A stable in Wake County, N.C., has reported cases of the neurological form of the equine herpes virus, EHV-1. The North Carolina Department Of Agriculture And Consumer Services released an update Dec. 30 stating that the facility is quarantined.
At its Dec. 18 meeting, the Federation Equestre Internationale Dressage Committee voted to keep the Intermediaire II in prize lists for 2014. The FEI had previously stated that Intermediaire II wouldn’t be allowed at all during 2014 in favor of the new “medium tour,” the Intermediaire A and B tests. The Intermediaire A and B will also be offered next season.
A federal appeals court on Dec. 14 removed the temporary ban preventing horse slaughter plants from opening.
The Federal Court of Appeals for the 10th Circuit in Denver lifted the emergency ban barring the U.S. Department of Agriculture from conducting inspections on slaughter plants in three states—Iowa, Missouri and New Mexico—because the animal rights groups “failed to meet their burden for an injunction.”
In the past, contentious discussions and debates have filled the Adequan/USDF Annual Meeting board of governors' meetings. But this year, as with last, everyone seemed in agreement with the decisions being made.
There were some new faces, however, or at least some familiar faces stepping into new roles.
Current U.S. Equestrian Federation CEO John Long has announced that he will resign the position next June. Long has been USEF CEO since 2003.
“I don’t have any plans yet,” he said. “I’m not going to start to think about that until late winter. There are still too many things I want to get done, and I have to be invested in one thing and not thinking about something else. I want to slow down a little bit; I have children and grandchildren, and I’d like to travel where I want to travel and do some other fun things.”
The USEF will begin seeking Long’s successor shortly.
It usually takes a stride or two, but there's a defining moment when a rider lands off the last jump of a course and realizes all the rails are still in their cups. That moment is when it all happens—an exuberant explosion of joy. The crowd exhales their collective breath and the rider unleashes a flurry of celebratory gestures—pats, fist-pumps and hugs. We at the Chronicle have put together 10 of our favorite moments of victory from those we've captured over the years. Enjoy!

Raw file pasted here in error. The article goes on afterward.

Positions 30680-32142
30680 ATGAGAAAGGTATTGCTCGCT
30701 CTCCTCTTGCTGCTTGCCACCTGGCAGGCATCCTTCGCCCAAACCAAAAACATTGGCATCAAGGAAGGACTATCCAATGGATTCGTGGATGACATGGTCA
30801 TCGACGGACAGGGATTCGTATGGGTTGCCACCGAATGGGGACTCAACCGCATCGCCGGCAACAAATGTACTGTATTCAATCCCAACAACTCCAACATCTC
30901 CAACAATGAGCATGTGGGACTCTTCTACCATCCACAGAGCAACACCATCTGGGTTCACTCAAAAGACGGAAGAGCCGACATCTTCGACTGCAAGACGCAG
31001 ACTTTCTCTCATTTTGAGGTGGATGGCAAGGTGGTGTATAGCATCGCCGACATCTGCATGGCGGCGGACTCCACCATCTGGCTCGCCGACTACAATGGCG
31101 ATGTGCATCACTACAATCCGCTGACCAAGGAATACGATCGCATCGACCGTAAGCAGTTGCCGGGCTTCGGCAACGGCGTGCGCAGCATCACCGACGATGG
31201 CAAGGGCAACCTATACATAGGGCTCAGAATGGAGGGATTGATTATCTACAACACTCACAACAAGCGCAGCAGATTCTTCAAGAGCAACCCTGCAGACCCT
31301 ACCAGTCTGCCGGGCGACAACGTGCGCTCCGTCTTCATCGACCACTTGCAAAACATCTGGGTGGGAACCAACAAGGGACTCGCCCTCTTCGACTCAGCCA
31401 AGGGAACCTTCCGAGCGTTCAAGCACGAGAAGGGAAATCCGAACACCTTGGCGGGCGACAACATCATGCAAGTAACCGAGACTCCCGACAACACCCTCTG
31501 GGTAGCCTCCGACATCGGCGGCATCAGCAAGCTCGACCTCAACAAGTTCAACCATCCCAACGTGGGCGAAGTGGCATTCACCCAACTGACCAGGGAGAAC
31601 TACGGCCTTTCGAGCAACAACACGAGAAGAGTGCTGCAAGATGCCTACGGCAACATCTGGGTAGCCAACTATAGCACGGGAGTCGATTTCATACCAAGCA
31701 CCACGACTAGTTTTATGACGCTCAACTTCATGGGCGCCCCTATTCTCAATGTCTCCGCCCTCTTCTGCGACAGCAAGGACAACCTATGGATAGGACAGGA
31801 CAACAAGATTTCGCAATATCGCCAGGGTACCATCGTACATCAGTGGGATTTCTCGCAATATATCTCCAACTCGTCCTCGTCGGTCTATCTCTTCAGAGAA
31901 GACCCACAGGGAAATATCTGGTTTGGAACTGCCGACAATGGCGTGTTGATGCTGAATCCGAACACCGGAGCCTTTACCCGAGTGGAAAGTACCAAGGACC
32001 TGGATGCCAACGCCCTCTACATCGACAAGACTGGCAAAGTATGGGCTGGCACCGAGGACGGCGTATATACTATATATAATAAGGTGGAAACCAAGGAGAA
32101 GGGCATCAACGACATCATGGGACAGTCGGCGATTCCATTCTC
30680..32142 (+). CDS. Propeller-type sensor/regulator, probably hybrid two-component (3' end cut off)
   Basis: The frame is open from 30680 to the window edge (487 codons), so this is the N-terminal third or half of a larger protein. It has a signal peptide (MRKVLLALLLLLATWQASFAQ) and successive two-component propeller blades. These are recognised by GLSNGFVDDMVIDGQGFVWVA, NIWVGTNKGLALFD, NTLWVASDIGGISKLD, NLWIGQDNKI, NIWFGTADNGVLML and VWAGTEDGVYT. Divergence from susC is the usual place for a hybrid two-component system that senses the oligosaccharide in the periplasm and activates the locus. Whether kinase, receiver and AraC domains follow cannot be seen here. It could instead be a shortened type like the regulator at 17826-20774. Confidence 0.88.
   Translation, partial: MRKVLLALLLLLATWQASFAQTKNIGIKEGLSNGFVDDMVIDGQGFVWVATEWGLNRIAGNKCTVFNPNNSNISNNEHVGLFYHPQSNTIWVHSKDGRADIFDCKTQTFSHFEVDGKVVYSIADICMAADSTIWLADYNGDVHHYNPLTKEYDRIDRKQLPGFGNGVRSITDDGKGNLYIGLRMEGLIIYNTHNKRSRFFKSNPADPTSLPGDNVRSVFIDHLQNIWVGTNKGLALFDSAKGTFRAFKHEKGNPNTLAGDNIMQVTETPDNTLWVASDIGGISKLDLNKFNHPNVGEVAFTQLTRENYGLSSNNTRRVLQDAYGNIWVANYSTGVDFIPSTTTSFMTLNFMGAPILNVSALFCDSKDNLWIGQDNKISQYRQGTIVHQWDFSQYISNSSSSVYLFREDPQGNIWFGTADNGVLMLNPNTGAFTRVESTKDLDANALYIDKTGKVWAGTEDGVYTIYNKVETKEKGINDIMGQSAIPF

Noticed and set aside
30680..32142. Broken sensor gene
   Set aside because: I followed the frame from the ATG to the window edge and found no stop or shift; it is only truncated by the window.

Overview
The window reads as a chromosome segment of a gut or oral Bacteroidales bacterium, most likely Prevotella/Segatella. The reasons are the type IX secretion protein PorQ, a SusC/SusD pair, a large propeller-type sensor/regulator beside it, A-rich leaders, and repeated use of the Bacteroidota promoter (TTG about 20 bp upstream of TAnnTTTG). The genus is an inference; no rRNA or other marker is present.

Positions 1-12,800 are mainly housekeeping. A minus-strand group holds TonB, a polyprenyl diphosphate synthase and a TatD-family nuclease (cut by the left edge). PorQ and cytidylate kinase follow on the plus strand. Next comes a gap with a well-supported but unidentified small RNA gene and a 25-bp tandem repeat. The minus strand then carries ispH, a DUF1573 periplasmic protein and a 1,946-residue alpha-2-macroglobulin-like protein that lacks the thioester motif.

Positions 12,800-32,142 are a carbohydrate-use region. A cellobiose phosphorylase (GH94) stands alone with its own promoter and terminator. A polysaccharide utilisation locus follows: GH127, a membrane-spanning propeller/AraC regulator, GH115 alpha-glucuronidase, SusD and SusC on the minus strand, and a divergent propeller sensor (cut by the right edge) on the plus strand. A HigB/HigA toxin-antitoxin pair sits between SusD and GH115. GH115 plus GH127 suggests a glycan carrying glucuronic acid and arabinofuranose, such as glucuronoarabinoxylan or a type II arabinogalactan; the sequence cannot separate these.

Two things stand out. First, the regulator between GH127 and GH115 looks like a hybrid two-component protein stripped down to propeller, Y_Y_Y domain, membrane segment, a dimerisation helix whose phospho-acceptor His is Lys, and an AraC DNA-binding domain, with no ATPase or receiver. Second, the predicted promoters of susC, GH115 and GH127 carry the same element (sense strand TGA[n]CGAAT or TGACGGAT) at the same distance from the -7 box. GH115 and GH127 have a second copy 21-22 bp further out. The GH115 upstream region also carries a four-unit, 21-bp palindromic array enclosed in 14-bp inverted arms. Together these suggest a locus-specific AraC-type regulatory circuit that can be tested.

Jim Wolf, former U.S. Equestrian Federation executive director of sport programs, announced Dec. 2 the formation of Wolf Sports Group LLC. Wolf left his position at the USEF on Dec. 1 after more than 20 years with the organization.
According to a press release, Wolf Sports Group will “provide services in sports marketing as well as event management and logistics.” The company will focus mainly, though not exclusively, on equestrian sports, and it will be based out of the U.S. Equestrian Team Foundation office in Gladstone, N.J. The USEF is Wolf Sports Group’s first client.
Equestrian Australia received notification from the Fédération Equestre Internationale on Dec. 2 that the B sample taken from Clifton Pinot at the Land Rover Burghley CCI**** (Great Britain) has come back positive for the banned substance reserpine.
Kevin McNab and Clifton Pinot, a 14-year-old Thoroughbred (Wallenda—Ice Stinker, Icelandic) gelding owned by McNab and Frances Stead, finished 14th in the event.
Tortuga Bay, ridden by Ashley Kehoe and owned by Natalie Hummel, fell at fence 6 on the preliminary cross-country course at the Pine Top Thanksgiving Horse Trials (Ga.) on Dec. 1. “Mickey” was subsequently euthanized on the scene and was taken to the University Of Georgia Veterinary Hospital for a necropsy.